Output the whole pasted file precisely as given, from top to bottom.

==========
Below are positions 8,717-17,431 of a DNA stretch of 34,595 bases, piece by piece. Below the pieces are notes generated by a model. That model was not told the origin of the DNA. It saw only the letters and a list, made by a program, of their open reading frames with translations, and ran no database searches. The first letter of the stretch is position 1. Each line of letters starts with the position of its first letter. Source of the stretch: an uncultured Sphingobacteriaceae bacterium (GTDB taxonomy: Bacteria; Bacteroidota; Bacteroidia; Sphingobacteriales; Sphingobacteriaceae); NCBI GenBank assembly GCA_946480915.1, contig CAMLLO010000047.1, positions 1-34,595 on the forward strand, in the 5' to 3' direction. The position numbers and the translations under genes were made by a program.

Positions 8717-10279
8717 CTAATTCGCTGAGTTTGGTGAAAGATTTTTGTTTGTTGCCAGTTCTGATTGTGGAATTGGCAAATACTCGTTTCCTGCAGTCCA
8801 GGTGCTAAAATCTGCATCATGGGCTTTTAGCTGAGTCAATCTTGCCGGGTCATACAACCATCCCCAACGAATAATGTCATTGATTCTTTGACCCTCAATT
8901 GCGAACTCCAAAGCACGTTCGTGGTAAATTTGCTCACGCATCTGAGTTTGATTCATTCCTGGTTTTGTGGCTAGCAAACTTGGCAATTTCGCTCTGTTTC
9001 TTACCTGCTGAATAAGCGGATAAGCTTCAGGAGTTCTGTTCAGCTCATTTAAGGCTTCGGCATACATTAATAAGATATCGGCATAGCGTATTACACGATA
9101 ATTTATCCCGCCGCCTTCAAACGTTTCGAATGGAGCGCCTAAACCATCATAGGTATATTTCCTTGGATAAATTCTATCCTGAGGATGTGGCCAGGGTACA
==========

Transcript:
Below are positions 8,717-17,431 of a DNA stretch of 34,595 bases, piece by piece. Below the pieces are notes generated by a model. That model was not told the origin of the DNA. It saw only the letters and a list, made by a program, of their open reading frames with translations, and ran no database searches. The first letter of the stretch is position 1. Each line of letters starts with the position of its first letter. Source of the stretch: an uncultured Sphingobacteriaceae bacterium (GTDB taxonomy: Bacteria; Bacteroidota; Bacteroidia; Sphingobacteriales; Sphingobacteriaceae); NCBI GenBank assembly GCA_946480915.1, contig CAMLLO010000047.1, positions 1-34,595 on the forward strand, in the 5' to 3' direction. The position numbers and the translations under genes were made by a program.

Positions 8717-10279
8717 CTAATTCGCTGAGTTTGGTGAAAGATTTTTGTTTGTTGCCAGTTCTGATTGTGGAATTGGCAAATACTCGTTTCCTGCAGTCCA
8801 GGTGCTAAAATCTGCATCATGGGCTTTTAGCTGAGTCAATCTTGCCGGGTCATACAACCATCCCCAACGAATAATGTCATTGATTCTTTGACCCTCAATT
8901 GCGAACTCCAAAGCACGTTCGTGGTAAATTTGCTCACGCATCTGAGTTTGATTCATTCCTGGTTTTGTGGCTAGCAAACTTGGCAATTTCGCTCTGTTTC
9001 TTACCTGCTGAATAAGCGGATAAGCTTCAGGAGTTCTGTTCAGCTCATTTAAGGCTTCGGCATACATTAATAAGATATCGGCATAGCGTATTACACGATA
9101 ATTTATCCCGCCGCCTTCAAACGTTTCGAATGGAGCGCCTAAACCATCATAGGTATATTTCCTTGGATAAATTCTATCCTGAGGATGTGGCCAGGGTACA